Kant’s transcendental idealism consisted in his claim that both our experience of the empirical world and the empirical world itself have a structure that we ourselves impose (where this structure includes space, time, and causation). But he also denied that this structure is a feature of things as they are in themselves, quite independent of our experience of them. By combining these two theses Kant rejected both the ‘tabula rasa’ (blank slate) favoured by the empiricists, and the a priori knowledge of the world favoured by the rationalists. Kant also held that there are two aspects to reason, and this has important consequences for freedom. Practical reason (particularly morality) presupposes freewill, but theoretical reason cannot demonstrate that we are free. During this weekend we will discuss the thought of this hugely important philosopher. There will be plenty of time to talk to the speakers and to socialize with other participants.
SATURDAY 17 FEBRUARY 2018
2.45pm Course Registration
3.00pm Kantian Metaphysics: An Overview
4.30pm Tea / coffee
5.00pm The Scope of Kantian Metaphysics: Hume’s Problem and its Solution
6.30pm Break / bar open
8.15pm- The limits of Kantian Metaphysics: Speculation about freedom, immortality and God
SUNDAY 18 FEBRUARY 2018
8.15am Breakfast (residents only)
9.30am Kantian Metaphysics: Its legacy and prospects
10.45am Coffee / tea
11.15am Q & A
Questions directed by MARIANNE TALBOT
12.30pm Break / bar open
2.00pm Course disperses
Basic Reading List
Immanuel Kant, Critique of Pure Reason, Preface to the First Edition, Preface to the Second Edition, and Introduction
Roger Scruton, Kant, Chapters 1 to 4
Adrian Moore, ‘Immanuel Kant’s Metaphysics’, in David Edmonds and Nigel Warburton (eds), Philosophy Bites Back
More Advanced Reading List
Sebastian Gardner, Kant and the Critique of Pure Reason, especially Chapters 1 to 4, more if possible
Anil Gomes, ‘Is Kant’s Transcendental Deduction of the Categories Fit for Purpose?’, in Kantian Review (2010)
Robert Adams, ‘Things in Themselves’, in Philosophy and Phenomenological Research (1997)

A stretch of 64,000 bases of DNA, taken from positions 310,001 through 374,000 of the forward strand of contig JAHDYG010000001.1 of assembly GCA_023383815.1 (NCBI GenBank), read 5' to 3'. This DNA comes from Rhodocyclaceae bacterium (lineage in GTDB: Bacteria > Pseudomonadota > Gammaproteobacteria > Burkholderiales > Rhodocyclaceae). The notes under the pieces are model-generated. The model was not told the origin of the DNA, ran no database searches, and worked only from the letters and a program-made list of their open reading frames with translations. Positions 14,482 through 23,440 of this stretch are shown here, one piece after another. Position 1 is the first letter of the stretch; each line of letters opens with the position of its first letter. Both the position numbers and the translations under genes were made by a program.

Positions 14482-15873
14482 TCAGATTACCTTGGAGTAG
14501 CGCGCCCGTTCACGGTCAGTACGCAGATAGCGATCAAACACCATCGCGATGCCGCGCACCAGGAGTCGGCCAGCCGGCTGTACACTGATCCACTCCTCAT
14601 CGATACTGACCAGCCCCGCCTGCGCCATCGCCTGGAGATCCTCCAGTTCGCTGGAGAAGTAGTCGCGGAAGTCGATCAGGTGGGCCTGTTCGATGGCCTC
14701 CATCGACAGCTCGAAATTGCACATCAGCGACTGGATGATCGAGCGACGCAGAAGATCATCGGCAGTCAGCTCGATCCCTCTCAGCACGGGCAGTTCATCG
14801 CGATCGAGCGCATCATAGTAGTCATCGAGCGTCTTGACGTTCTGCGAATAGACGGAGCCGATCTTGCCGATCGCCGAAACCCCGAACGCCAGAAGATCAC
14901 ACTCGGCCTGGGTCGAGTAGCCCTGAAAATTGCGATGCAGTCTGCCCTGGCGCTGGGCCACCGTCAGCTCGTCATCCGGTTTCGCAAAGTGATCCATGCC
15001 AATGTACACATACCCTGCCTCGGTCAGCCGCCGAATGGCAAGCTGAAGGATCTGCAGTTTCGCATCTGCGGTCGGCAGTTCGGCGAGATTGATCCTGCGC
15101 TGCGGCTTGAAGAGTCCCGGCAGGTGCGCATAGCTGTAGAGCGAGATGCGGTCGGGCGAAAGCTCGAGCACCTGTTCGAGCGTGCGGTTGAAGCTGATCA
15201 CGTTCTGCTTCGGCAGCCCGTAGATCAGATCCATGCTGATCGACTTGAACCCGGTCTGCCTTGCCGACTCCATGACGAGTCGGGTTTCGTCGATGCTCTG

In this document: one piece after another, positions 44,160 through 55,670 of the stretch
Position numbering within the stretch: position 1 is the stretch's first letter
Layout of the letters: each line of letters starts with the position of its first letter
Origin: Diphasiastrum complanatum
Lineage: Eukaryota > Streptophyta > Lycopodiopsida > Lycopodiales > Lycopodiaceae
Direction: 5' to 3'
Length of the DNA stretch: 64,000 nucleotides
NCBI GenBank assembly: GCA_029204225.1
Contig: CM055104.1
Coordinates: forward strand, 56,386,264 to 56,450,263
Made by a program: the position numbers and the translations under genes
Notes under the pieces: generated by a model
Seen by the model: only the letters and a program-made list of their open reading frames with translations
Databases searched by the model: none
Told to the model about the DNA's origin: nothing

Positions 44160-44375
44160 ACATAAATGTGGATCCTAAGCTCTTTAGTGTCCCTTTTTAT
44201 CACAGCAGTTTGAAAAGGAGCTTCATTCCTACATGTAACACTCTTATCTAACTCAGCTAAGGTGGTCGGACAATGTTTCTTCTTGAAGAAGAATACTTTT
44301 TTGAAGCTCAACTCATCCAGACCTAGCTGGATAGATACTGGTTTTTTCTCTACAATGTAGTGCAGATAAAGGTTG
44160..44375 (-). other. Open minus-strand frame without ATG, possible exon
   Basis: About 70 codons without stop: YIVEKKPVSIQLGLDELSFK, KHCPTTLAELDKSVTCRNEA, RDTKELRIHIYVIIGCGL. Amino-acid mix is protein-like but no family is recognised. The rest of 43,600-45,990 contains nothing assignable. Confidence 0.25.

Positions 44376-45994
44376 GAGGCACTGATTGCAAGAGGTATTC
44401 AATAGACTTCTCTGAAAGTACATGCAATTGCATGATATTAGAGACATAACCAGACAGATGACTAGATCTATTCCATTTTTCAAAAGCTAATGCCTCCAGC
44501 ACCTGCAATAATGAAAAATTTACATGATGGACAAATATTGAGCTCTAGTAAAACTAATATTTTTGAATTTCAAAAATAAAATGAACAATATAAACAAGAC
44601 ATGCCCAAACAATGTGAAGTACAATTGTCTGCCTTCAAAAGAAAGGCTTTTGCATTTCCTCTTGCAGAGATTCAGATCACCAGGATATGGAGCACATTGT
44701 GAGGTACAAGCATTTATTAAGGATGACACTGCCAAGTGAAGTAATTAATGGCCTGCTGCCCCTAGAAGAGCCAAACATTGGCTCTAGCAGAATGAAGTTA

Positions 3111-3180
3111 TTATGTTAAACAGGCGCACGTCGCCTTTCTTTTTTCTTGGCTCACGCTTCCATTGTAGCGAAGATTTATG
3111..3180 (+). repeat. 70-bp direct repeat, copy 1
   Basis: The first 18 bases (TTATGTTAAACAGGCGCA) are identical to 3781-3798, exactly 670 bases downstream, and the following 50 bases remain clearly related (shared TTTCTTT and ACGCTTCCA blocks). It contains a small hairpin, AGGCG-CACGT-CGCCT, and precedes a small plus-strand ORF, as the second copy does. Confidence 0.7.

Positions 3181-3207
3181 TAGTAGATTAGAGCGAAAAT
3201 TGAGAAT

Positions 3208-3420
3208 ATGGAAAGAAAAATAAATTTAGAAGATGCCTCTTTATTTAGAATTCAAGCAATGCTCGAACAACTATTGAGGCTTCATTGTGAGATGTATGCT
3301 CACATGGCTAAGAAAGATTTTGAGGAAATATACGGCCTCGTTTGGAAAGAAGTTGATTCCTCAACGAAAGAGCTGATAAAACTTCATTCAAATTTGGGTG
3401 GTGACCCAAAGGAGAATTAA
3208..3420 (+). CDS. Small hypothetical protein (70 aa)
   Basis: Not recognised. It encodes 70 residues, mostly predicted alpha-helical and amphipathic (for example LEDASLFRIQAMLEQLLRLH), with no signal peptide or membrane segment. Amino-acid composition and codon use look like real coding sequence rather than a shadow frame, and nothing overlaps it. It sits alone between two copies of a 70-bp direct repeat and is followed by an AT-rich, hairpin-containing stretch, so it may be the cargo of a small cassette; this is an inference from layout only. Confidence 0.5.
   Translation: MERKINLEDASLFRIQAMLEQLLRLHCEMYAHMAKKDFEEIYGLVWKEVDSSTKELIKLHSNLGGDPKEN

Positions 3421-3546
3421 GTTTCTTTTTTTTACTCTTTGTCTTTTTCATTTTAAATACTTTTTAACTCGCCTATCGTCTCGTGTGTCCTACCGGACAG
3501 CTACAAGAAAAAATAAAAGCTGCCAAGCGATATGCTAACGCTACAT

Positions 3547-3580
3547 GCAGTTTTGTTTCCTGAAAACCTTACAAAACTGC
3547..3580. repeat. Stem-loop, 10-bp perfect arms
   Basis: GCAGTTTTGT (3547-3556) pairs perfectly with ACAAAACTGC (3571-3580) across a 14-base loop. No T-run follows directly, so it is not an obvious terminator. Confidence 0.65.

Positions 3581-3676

The Stanford Encyclopaedia: https://plato.stanford.edu/entries/kant-metaphysics/
Accommodation for this weekend is at Rewley House for Saturday night only.
Depending on availability it may also be possible to extend your stay, please enquire at the time of booking for availability and prices.
All bedrooms are modern, comfortably furnished and each room has tea and coffee making facilities, Freeview television, and Free WiFi and private bath or shower rooms.
Unfortunately it is not yet possible to book twin room accommodation online, so if you wish to book a twin room, please send in your completed enrolment form or contact the Day & Weekend Events Office, Email: email@example.com
Tuition (includes tea/coffee): £77.00
Baguette Sunday: £4.70
Saturday Dinner: £19.00
Single B&B Saturday night: £75.85
Single Room only (no breakfast): £64.85
Sunday Lunch: £13.50
Twin B&B Saturday night (per person): £54.35
If you are in receipt of a state benefit you may be eligible for a reduction of 50% of tuition fees.
If you do not qualify for the concessionary fee but are experiencing financial hardship, you may still be eligible for financial assistance.
is Fellow and Tutor in Philosophy at Trinity College, Oxford, and CUF Lecturer (Associate Professor) at the University of Oxford. His main research interests are in the philosophy of mind and Immanuel Kant's Critique of Pure Reason and, in particular, on issues which arise at their intersection. He is the editor of Kant and the Philosophy of Mind (OUP, 2017).
is Fellow and Tutor in Philosophy at St Hugh’s College, Oxford, and Professor of Philosophy at the University of Oxford. He has published four books: The Infinite (Routledge, 1990); Points of View (OUP, 1997); Noble in Reason, Infinite in Faculty: Themes and Variations in Kant’s Moral and Religious Philosophy (Routledge, 2003); and The Evolution of Modern Metaphysics: Making Sense of Things (CUP, 2012). He is co-editor, with Lucy O’Brien, of the philosophical journal MIND.
Director of Studies
Marianne Talbot took her first degree at London University, then her B.Phil at Oxford (Corpus Christi College). She has taught for the colleges of Oxford University for 30 years (1987 – 1990 at Pembroke College, 1991 – 2000 at Brasenose College). She has been Director of Studies in Philosophy at OUDCE since 2001. She is the author of Bioethics: An Introduction, and Critical Reasoning: A Romp Through the Foothills of Logic. Marianne’s podcasts have been hugely popular. Two of them have been global number one on iTunesU. One of these (The Nature of Arguments) has been downloaded 7 million times.
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